By: Ariana Perez
“Opportunities don’t happen. You create them” – Katherine Barchetti.
In marketing, the power of the customer pushes all companies to be more competitive. Society is the one who controls part of the final process for sales. As everyday everything changes, sales companies must find new strategies to gain the people’s attention. So, when the holidays arrive, companies must accommodate those strategies to make the consumer happy.
It is not just about giving the customer a good experience, it is also about giving them a cheaper price. Black Friday, one of the dates that makes all shoppers and stores go crazy, entered so many years ago into the market defined by the heavy and disruptive pedestrian and vehicle traffic that occurs on the day after Thanksgiving. Through the years, Black Friday became a date for cheap retail deals and nowadays both dates are connecting. Even though people know that Thanksgiving is a date to express gratitude, especially to God, they are using part of this holiday to start Black Friday early.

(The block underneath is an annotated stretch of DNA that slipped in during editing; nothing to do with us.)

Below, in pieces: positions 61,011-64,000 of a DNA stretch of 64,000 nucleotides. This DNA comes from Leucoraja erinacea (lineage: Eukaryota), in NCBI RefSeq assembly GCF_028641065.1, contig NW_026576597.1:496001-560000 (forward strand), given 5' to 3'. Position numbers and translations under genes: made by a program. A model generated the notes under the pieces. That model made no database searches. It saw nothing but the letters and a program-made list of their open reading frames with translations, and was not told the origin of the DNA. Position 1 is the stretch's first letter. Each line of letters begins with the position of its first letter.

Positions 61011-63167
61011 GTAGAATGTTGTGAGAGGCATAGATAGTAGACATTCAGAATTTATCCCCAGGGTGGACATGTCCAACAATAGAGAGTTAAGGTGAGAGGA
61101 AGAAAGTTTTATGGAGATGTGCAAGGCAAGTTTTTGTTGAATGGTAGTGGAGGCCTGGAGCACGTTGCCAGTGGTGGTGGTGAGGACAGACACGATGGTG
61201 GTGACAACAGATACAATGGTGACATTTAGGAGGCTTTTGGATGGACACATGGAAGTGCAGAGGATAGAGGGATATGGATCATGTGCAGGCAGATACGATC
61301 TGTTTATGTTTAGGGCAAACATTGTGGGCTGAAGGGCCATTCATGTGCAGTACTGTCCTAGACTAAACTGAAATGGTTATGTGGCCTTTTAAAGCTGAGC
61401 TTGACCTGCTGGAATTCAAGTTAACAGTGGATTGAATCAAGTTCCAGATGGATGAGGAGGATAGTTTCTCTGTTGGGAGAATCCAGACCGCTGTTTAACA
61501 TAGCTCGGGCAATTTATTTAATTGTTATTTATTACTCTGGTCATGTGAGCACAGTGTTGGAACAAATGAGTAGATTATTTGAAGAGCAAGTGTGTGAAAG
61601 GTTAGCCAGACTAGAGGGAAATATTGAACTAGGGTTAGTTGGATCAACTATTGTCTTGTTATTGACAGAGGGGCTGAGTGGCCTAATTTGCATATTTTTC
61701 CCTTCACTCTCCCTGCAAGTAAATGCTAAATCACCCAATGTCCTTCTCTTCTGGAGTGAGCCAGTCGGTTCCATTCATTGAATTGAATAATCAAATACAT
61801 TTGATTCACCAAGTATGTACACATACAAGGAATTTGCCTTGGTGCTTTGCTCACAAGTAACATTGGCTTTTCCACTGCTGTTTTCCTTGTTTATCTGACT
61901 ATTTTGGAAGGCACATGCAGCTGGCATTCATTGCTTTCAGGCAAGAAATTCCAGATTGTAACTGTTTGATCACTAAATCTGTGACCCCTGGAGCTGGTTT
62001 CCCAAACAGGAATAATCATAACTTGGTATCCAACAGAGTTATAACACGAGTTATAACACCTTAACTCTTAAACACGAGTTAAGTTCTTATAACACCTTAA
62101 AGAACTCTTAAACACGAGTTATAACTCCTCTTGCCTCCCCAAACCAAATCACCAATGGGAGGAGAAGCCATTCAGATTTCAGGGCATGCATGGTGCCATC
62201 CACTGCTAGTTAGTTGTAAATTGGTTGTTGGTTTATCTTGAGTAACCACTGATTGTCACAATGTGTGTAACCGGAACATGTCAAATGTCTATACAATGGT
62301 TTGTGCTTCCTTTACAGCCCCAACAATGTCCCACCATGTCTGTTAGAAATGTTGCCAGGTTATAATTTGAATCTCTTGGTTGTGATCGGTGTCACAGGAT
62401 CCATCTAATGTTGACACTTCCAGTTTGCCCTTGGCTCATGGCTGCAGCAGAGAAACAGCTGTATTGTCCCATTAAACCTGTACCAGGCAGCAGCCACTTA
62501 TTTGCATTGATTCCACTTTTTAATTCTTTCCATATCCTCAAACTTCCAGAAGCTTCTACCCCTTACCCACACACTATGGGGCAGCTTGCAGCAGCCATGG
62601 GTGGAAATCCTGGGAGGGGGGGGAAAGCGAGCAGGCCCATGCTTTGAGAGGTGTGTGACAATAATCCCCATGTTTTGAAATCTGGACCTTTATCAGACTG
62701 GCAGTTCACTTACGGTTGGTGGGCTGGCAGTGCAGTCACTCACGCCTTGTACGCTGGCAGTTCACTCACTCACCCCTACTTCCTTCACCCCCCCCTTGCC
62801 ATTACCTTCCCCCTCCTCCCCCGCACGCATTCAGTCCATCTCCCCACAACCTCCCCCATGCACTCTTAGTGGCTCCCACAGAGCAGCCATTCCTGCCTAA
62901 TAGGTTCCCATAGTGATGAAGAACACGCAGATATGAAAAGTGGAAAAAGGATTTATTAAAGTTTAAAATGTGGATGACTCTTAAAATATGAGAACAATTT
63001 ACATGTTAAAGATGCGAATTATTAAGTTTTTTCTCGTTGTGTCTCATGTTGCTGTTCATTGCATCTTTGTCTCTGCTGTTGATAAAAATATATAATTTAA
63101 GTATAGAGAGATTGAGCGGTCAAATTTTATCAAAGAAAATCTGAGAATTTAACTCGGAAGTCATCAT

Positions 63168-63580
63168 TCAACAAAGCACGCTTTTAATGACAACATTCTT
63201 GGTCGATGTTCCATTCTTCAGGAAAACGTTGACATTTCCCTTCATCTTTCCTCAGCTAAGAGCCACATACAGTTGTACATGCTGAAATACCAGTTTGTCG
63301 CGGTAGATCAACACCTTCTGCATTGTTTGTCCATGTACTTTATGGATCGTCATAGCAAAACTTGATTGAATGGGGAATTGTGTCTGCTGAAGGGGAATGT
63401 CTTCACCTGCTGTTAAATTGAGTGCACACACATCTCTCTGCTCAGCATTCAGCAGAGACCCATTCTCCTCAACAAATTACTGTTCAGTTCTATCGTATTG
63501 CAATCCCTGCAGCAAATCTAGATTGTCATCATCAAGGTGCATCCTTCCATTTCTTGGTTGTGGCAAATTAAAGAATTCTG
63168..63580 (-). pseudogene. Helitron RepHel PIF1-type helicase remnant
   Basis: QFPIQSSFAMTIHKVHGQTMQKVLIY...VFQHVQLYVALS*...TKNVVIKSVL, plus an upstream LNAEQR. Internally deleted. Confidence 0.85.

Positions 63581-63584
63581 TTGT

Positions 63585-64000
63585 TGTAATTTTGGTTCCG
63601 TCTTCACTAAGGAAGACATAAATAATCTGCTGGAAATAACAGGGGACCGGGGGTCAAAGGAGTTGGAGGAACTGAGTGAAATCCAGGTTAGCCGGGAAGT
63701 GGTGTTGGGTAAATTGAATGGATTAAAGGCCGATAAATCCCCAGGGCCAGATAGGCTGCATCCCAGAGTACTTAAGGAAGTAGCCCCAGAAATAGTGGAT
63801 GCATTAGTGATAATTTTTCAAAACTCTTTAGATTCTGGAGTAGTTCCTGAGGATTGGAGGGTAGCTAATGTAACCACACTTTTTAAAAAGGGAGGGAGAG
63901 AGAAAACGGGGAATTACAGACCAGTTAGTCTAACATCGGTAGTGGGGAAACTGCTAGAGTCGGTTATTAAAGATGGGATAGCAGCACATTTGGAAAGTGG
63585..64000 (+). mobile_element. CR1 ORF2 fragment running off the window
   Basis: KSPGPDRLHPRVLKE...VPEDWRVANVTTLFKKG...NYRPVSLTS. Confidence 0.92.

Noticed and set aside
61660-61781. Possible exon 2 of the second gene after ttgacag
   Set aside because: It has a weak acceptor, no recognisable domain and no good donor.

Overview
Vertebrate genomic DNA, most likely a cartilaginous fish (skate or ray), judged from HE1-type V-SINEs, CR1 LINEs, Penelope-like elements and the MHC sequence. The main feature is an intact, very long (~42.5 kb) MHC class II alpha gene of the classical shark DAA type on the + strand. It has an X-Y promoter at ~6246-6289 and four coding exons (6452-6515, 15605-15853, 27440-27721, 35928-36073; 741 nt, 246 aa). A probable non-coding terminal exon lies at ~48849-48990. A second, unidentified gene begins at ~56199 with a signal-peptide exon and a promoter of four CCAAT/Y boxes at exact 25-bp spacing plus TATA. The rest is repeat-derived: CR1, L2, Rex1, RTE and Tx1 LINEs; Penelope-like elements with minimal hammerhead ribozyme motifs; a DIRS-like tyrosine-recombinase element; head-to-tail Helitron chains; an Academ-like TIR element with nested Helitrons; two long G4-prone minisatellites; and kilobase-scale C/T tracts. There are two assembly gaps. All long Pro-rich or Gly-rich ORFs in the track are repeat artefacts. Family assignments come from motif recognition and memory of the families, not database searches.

But what happened with the customer? Do they prefer spending money on Thanksgiving? Most people simply ignore Thanksgiving Day and prefer to spend money on Black Friday. Having a cheaper price on products will interest customers since the point of Black Friday is to have people research the product they want and save money by waiting until that date to get a good deal.
Finally, companies seize opportunities by looking for new strategies to sell more and adapt the consumer to react the way they want. They show the importance of celebrating those holidays, but in fact they use these dates to make money.